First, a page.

Hill, an award-winning journalist, author and cultural commentator, launched her podcast “Jemele Hill Is Unbothered” on Spotify in April 2019. Subsequently, she expanded her deal with Spotify for the Unbothered Network with podcasts created and hosted by Black women, “Sanctified” and “The Black Girl Bravado.”
“Spotify and Jemele Hill have mutually agreed to part ways,” the company and Hill said in a joint statement provided to Variety. “From the debut of the award-winning podcast ‘Jemele Hill Is Unbothered’ to the launch of the Unbothered Network, we are incredibly proud of our partnership and the work we produced together over the past four-plus years.” Spotify added, “We wish Jemele all the best and look forward to seeing and hearing her future creative endeavors.”
Hill owns the intellectual-property rights for “Jemele Hill Is Unbothered” and “Sanctified,” so it’s her decision whether those shows remain on Spotify. However, “Black Girl Bravado” will remain available on Spotify as that is a licensed series.
The end of Hill’s pact with Spotify comes after the audio streamer’s deal with Prince Harry and Meghan, the Duchess of Sussex, ended this summer — with the couple having delivered just one show under the agreement. Last year, the Obamas’ exclusive deal with Spotify also came to an end; their Higher Ground production company subsequently inked a deal with Audible.
Over the course of more than 240 episodes, “Jemele Hill Is Unbothered” has featured interviews with guests from across entertainment, culture, music and politics, including Vice President Kamala Harris, Don Cheadle, Ava DuVernay, Common, Ice Cube, Spike Lee, Gabrielle Union, Issa Rae, Taraji P. Henson and Soledad O’Brien.
Hill is co-founder of production company Lodge Freeway Media and is a contributing writer at the Atlantic. She had previously spent 12 years at ESPN, where she cohosted an edition of “SportsCenter” and contributed to other shows; Hill departed the network in 2018 a year after she touched off a controversy by calling Donald Trump a “white supremacist.” In “Uphill: A Memoir,” published in October 2022, she “shares the whole story of her work, the women of her family and her complicated relationship with God,” per the book’s description.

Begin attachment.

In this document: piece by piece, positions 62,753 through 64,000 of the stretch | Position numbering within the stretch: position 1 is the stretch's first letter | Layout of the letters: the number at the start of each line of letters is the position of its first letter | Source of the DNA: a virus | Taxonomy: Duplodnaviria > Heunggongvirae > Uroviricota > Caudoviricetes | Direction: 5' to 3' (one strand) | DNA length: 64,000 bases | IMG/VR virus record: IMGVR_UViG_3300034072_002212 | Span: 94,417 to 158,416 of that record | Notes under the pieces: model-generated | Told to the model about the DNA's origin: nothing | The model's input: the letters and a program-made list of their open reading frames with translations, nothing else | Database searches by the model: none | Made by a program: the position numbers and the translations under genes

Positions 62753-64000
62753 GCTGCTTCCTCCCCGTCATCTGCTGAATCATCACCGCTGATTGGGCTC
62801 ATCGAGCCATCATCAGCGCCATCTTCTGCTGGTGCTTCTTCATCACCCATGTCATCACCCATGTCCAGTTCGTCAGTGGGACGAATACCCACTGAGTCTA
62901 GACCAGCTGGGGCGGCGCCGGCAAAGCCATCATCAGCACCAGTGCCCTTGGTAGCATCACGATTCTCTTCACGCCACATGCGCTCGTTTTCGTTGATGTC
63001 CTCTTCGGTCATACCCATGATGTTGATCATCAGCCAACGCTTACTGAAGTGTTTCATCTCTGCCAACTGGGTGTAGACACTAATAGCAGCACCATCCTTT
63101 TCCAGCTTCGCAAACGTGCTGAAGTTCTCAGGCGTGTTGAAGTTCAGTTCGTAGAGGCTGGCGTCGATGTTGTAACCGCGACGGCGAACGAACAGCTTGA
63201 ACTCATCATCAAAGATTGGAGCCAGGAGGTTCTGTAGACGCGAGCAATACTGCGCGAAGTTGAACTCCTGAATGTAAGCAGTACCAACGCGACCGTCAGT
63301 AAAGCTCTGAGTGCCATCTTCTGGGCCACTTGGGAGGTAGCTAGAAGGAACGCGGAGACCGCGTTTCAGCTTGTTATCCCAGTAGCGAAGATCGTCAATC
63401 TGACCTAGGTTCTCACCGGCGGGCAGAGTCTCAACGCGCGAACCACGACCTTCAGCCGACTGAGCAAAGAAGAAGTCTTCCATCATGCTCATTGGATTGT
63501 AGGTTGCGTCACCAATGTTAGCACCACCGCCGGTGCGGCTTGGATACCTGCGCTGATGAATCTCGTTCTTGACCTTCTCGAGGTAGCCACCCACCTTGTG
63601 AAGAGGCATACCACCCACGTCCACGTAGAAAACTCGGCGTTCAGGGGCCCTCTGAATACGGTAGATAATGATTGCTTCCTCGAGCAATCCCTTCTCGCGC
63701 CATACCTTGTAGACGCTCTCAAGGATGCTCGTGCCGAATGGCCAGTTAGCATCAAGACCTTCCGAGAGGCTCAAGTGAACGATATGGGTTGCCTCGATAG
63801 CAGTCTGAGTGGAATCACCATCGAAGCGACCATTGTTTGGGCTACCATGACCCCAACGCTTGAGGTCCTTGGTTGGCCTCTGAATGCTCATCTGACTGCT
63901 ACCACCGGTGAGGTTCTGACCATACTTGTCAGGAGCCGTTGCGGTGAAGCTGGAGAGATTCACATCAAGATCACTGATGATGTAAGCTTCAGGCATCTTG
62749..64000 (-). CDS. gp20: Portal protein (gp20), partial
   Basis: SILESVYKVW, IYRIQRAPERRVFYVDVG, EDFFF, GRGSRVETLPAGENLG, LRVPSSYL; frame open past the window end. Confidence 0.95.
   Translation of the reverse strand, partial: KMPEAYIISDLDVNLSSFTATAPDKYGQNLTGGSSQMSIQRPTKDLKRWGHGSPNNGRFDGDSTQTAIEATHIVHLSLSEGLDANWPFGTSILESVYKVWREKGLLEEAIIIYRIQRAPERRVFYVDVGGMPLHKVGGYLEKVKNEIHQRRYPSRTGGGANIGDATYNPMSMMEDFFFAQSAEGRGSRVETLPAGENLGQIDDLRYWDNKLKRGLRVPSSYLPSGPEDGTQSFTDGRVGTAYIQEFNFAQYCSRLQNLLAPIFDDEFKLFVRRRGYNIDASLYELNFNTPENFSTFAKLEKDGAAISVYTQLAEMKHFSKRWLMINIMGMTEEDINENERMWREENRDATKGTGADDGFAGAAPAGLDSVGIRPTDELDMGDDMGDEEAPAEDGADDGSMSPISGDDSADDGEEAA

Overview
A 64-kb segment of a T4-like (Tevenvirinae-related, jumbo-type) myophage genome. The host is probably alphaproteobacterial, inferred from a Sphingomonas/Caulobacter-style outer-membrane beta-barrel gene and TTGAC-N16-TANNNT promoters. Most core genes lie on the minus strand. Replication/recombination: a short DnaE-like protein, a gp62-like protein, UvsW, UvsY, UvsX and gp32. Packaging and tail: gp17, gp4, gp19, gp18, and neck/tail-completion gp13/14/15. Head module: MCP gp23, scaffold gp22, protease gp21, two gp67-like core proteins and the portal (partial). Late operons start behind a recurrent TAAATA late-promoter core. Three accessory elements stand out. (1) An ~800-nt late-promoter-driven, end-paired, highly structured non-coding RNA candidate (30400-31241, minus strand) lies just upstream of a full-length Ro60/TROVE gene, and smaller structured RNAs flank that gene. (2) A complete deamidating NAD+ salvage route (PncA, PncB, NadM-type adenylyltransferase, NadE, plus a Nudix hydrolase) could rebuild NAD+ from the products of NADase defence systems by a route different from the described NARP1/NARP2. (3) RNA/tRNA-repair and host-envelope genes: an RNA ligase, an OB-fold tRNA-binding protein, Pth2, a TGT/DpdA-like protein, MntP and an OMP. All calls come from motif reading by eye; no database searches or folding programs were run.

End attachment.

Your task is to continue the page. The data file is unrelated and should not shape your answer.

Spotify maintains deals with several popular podcasters, including Joe Rogan, Alex Cooper, Louis Theroux, Emma Chamberlain, Dax Shepard, Markiplier and Drew Afualo. In addition, a weekly series from Trevor Noah, former host of “The Daily Show,” is slated to debut later this year.
On Spotify’s Q1 earnings call in April, CEO Daniel Ek told analysts that “we’re going to be very diligent in how we invest in future [podcast] content deals.” He added that podcasts “that aren’t performing, obviously, we won’t renew. And the ones that are performing, we will obviously look at those on a case-by-case basis on the relative value.”
Spotify reorganized its podcasting group in June, laying off 200 staffers and saying the company would focus more on partnerships with “leading podcasters from across the globe.” At the same time, Spotify continues to curate a lineup of originals; upcoming launches include new seasons of “Heavyweight” and “Science Vs”; Alex Cooper’s “Call Her Daddy” Season 3, “Case 63” Season 2 starring Julianne Moore and Oscar Isaac; and “The Riddler: Secrets in the Dark” starring Hasan Minhaj.
Spotify claims to have more than 100 million podcast listeners globally and more than 5 million podcast titles available in 170-plus markets. The company was the largest U.S. podcast network based on reach from Q4 2022 to Q1 2023, according to Edison Research.